Fear and Loathing of Metaphysics
A well-done thought piece on ID and theism was opposed and critiqued by one of our beloved constant commenters. In any case, it brought to mind a quote that I thought I would reproduce here. Etienne Gilson was writing about the universal knowledge aimed at by metaphysics, why Kant got it wrong, and why we should not be afraid because of him.
Theology, logic, physics, biology, psychology, sociology, economics, are fully competent to solve their own problems by their own methods; on the other hand, however...as metaphysics aims at transcending all particular knowledge, no particular science is competent either to solve metaphysical problems, or to judge their metaphysical solutions.
Of course Kant would object that, so far, his own condemnation of metaphysics still holds good, for he never said that metaphysical problems could be solved in that way; he merely said that they could not be solved at all. True, but it is also true that his condemnation of metaphysics was not the consequence of any personal attempt to reach the foundations of metaphysical knowledge. Kant busied himself with questions about metaphysics, but he had no metaphysical interests of his own. Even during the first part of his career there was always some book between this professor and reality. To him, nature was in the books of Newton, and metaphysics in the books of Wolff. Anybody could read it there; Kant himself had read it, and it boiled down to this, that there are three metaphysical principles, or transcendental ideas of pure reason: an immortal soul to unify psychology; freedom to unify the laws of cosmology; and God to unify natural theology. Such, to Kant, was metaphysics; a second-hand knowledge, for which he was no more personally responsible than for the physics of Newton. Before allowing Kant to frighten us away from metaphysics, we should remember that what he knew about it was mere heresay.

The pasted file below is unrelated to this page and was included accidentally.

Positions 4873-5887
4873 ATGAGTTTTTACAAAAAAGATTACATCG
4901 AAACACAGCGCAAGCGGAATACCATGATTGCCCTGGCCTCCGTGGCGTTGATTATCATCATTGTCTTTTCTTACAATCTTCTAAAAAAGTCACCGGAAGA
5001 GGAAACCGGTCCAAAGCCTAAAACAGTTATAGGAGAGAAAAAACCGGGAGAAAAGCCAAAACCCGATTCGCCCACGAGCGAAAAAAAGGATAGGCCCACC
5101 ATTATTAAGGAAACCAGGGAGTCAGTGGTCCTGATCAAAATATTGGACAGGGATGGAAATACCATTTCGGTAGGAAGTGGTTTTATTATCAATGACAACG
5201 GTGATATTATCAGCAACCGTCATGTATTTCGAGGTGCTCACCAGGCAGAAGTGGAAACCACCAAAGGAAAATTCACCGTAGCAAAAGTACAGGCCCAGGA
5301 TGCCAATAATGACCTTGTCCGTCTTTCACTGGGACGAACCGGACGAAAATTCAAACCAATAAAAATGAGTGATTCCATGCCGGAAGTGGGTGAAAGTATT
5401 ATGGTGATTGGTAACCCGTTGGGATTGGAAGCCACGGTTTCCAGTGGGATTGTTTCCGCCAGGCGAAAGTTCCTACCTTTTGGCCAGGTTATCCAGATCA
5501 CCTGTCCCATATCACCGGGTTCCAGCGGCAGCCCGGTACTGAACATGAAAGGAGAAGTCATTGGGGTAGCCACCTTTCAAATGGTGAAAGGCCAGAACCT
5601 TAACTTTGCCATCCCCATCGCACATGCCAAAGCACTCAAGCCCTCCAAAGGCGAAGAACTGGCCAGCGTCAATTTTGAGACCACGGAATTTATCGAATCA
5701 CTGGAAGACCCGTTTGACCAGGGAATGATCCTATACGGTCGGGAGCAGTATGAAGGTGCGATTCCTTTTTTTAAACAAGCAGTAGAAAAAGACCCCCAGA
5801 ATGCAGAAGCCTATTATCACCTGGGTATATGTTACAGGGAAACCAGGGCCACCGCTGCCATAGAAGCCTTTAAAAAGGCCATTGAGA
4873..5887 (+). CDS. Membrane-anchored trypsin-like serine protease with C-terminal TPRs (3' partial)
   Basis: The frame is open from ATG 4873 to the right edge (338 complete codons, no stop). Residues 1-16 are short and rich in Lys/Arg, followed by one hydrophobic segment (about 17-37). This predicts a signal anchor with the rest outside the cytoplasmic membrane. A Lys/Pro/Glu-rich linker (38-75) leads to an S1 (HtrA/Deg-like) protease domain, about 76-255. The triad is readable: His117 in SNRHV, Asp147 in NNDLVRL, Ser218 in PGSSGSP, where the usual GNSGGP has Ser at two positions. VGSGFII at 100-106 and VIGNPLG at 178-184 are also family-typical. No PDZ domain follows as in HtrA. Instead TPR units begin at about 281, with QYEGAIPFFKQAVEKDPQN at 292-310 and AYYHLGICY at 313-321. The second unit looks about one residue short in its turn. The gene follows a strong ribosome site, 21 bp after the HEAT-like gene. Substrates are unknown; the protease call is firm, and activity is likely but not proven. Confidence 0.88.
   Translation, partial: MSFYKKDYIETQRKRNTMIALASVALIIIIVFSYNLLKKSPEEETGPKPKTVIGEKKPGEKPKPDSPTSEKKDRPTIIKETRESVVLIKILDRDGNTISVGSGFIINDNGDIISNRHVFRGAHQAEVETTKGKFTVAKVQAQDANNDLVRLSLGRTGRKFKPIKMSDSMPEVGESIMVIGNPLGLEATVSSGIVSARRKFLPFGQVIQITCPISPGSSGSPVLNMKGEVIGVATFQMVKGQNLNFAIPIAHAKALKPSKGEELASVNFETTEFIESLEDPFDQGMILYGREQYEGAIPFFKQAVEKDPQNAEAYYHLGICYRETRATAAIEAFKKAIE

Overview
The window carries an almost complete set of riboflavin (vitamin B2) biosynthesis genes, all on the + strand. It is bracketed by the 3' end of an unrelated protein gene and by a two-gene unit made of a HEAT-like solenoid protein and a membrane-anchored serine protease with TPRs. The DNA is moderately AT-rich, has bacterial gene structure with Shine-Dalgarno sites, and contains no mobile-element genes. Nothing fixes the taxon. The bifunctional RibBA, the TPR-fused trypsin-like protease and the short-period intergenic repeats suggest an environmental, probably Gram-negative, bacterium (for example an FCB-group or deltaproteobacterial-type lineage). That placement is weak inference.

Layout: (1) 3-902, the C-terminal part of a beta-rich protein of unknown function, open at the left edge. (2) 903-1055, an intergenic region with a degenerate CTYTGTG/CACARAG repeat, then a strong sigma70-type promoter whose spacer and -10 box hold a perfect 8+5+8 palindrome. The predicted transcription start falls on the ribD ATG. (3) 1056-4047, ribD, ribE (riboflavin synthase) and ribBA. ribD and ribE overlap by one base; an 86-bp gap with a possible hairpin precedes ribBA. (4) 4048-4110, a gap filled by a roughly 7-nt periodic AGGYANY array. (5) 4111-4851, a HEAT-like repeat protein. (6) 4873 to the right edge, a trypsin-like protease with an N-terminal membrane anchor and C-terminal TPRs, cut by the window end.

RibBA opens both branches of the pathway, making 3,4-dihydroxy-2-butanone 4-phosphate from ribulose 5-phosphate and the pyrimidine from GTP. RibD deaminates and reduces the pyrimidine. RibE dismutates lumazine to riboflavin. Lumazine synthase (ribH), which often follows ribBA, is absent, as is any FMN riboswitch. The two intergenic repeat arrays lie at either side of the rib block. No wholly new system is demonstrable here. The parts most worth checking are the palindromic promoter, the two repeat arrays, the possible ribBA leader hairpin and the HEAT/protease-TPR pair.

--E. Gilson, The Unity of Philosophical Experience